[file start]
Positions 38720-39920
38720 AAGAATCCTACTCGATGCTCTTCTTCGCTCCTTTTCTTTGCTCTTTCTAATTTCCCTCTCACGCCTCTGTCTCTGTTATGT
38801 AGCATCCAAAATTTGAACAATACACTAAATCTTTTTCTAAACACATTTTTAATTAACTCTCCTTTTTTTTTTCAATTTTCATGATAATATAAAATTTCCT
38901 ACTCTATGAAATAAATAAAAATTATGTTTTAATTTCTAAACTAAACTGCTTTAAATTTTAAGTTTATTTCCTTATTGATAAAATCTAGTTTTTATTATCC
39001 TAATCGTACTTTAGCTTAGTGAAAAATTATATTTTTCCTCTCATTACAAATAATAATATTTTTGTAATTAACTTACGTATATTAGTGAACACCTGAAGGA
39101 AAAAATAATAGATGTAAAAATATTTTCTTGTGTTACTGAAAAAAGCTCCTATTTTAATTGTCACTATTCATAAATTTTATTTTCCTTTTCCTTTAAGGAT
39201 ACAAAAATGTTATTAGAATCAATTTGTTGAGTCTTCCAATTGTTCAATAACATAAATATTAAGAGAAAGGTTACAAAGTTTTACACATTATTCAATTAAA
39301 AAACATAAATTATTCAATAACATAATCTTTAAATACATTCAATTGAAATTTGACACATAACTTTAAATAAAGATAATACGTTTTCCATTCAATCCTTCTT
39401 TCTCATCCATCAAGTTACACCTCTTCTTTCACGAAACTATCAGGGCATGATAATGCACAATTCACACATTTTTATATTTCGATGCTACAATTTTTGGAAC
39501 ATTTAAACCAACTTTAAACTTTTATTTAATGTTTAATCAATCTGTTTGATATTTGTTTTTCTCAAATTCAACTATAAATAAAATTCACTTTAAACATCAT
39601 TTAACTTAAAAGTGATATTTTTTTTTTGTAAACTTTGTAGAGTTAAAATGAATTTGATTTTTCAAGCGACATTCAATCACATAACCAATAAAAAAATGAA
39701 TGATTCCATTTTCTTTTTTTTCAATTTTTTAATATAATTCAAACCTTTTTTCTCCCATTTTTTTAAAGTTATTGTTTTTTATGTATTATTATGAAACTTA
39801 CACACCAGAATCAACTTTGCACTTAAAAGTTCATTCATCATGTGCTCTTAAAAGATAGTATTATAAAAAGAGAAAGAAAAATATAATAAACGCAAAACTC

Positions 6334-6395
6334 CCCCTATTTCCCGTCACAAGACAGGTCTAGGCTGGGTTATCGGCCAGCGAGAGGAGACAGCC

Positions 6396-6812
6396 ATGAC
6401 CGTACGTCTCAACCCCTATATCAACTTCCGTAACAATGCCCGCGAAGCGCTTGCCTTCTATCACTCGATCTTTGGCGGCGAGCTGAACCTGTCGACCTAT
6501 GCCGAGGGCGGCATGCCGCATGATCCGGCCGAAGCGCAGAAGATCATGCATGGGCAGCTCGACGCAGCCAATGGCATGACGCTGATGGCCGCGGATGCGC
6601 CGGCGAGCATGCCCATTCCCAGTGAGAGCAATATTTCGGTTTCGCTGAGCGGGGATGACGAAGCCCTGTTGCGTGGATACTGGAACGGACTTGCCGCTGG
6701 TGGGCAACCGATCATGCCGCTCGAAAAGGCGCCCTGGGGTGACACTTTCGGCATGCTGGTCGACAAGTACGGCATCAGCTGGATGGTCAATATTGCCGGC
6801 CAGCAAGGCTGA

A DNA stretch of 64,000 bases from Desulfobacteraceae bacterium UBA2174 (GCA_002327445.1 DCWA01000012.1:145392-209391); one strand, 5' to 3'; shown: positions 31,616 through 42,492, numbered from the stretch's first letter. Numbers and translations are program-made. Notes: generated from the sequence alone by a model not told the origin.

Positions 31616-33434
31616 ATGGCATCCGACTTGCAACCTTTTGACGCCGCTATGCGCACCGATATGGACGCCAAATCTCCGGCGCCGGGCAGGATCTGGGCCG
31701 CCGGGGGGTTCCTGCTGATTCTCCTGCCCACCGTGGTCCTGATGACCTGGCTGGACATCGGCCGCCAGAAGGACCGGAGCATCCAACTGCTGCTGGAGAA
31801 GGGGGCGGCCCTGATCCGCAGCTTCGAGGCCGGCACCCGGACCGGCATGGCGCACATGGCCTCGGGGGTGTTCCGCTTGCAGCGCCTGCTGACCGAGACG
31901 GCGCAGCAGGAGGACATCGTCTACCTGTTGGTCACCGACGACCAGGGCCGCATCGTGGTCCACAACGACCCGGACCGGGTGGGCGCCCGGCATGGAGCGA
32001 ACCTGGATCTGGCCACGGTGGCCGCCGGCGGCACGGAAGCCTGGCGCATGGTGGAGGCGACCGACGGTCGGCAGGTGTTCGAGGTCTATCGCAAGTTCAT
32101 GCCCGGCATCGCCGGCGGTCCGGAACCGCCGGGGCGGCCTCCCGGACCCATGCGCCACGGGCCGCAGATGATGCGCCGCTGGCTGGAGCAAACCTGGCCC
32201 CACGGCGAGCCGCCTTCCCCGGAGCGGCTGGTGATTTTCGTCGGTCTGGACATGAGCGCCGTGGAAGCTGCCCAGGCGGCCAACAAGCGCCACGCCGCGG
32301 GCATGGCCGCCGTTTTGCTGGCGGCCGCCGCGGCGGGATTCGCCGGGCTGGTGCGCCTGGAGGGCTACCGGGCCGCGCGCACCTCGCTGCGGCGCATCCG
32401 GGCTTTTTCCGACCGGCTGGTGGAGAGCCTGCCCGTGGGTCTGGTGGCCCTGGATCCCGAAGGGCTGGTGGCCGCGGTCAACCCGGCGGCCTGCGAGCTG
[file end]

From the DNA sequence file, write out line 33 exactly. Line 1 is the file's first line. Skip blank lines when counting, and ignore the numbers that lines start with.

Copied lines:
32401 GGCTTTTTCCGACCGGCTGGTGGAGAGCCTGCCCGTGGGTCTGGTGGCCCTGGATCCCGAAGGGCTGGTGGCCGCGGTCAACCCGGCGGCCTGCGAGCTG